Here is an example NPC from my current preparation:
Locations are composed of the following: two functions, three descriptors, and an encounter table.
Two Functions: These are two short sentences that describe how NPCs use this location in the world. The reason for two is because it provides some needed depth and flexibility to the location. Instead of just having the toilet location where everyone shits it doubles as a place to buy some really great doughnuts. I bet you are already making connections about where those doughnuts come from – the power of two functions!
Three Descriptors: Much like the NPCs, I write three short fragments of information about the location. Unlike NPCs, these fragments are typically focused on sensory information. Not sure why… I should probably think about why I do this.
Encounter Table: This is a new one for me and something I blatantly stole from Chris McDowall’s post: “Small Tables“. It is a small, d6 table of encounters or events that I sometimes change between sessions to reflect situations during the sessions. Essentially, I can just roll on this to help establish starting situations for a session or add depth or change to a scene during a session.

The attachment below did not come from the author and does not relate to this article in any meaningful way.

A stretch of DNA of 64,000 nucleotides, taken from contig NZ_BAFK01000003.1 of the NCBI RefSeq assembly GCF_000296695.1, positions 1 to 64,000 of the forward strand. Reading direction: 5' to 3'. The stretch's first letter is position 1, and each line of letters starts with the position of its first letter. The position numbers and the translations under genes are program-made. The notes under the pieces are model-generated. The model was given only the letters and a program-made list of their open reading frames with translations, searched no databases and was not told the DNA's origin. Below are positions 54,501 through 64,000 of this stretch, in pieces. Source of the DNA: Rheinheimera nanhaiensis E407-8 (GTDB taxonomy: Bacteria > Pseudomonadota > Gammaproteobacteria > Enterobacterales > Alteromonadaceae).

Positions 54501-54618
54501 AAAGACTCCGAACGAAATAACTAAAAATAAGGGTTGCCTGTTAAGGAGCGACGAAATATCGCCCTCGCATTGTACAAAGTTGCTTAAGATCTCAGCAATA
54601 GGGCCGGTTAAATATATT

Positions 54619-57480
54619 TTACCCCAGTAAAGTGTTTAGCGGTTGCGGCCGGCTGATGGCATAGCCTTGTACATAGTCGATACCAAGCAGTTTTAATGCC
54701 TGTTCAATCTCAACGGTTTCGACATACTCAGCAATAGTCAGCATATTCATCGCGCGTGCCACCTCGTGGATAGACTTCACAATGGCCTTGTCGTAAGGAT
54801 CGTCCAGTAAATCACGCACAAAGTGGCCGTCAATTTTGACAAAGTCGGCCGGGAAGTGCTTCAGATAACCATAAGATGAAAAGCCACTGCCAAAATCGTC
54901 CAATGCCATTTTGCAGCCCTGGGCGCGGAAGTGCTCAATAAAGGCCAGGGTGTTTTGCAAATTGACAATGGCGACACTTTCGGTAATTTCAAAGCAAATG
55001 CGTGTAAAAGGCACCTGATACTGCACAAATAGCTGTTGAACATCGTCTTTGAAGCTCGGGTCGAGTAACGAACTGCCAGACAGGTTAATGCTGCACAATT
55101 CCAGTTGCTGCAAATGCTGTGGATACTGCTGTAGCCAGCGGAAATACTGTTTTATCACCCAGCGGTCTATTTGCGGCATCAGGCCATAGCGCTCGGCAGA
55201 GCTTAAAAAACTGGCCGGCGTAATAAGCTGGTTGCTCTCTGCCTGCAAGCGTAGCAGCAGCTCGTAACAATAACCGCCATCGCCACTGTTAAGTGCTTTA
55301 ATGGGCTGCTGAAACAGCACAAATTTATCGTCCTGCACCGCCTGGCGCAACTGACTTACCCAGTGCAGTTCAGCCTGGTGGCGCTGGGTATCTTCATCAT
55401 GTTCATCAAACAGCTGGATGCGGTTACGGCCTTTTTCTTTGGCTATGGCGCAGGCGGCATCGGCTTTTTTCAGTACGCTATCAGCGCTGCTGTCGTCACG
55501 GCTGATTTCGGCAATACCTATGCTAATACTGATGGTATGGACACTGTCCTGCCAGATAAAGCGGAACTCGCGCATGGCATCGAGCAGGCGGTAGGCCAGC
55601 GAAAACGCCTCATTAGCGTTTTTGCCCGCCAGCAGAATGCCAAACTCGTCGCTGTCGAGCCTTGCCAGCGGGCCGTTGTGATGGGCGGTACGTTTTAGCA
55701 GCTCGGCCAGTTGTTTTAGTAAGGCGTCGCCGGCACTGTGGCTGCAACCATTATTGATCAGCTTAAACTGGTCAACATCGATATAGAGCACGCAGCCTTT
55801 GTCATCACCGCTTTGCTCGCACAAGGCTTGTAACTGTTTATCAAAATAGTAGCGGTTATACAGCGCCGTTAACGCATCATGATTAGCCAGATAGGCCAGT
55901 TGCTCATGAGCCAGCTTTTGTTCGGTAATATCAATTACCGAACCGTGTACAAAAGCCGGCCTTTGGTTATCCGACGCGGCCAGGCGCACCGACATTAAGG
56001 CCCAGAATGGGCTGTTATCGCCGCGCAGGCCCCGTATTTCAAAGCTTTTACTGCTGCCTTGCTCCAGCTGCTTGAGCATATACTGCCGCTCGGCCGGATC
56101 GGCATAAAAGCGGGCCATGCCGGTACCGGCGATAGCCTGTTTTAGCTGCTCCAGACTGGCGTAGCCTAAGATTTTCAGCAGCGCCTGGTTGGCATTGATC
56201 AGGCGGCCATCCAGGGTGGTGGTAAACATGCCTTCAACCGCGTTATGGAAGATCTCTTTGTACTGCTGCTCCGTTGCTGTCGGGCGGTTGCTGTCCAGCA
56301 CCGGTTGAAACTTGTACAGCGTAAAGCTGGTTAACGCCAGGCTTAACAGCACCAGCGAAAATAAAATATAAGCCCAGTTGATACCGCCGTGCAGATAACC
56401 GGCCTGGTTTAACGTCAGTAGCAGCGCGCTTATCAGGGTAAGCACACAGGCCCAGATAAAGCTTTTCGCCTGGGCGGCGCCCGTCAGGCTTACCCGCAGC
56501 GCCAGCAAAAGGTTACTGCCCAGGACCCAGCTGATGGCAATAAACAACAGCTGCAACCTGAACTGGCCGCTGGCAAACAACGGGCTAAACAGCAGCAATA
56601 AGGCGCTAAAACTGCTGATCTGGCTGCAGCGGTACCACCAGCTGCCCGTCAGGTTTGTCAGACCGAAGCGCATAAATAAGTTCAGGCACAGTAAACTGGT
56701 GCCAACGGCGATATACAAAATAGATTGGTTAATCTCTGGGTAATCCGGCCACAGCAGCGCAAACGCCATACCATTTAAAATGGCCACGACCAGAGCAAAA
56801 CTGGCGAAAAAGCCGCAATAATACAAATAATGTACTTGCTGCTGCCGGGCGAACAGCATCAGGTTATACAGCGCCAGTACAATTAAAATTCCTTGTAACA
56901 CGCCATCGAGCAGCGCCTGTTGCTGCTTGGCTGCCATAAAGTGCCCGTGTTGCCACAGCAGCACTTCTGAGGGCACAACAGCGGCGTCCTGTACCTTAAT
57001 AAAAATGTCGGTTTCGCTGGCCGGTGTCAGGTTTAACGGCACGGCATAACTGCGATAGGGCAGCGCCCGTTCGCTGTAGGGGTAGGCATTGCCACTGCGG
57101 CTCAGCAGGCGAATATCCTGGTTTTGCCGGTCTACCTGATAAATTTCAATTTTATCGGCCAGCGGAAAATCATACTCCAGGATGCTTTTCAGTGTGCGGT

Here is an example location from my current preparation:
Providing each player a question about their character can support them with recontextualising themselves in the narrative and prime their minds to follow hooks and threads relevant to the direction they wish to take their character.
As players become more familiar with their characters and my agents, they begin to demonstrate which narrative threads they are interested in.
Questions focus roleplay.
When I develop the starting questions for a session, I think about which narratively relevant threads the player is interested in.
And this is how the funnel focuses questions.
An example question could be “Lucy, last session Galgotrox, the Destroyer, was not able to climb the tree and save the scared cat. People laughed at them. How do you think Galgotrox, the Destroyer might respond to the people of this cruel town now?”
There are four major components to my roleplaying games: The Big Question, Agents, Other Questions, and the Funnel.
The big question provides the overall genre or context to the campaign.
The agents create narrative opportunities to help the player characters to answer the big question.
The other questions and the funnel drive the player characters and agents towards answering the question.
I like how this provides me with a framework to develop campaigns because I know how close I am to being able to start the game.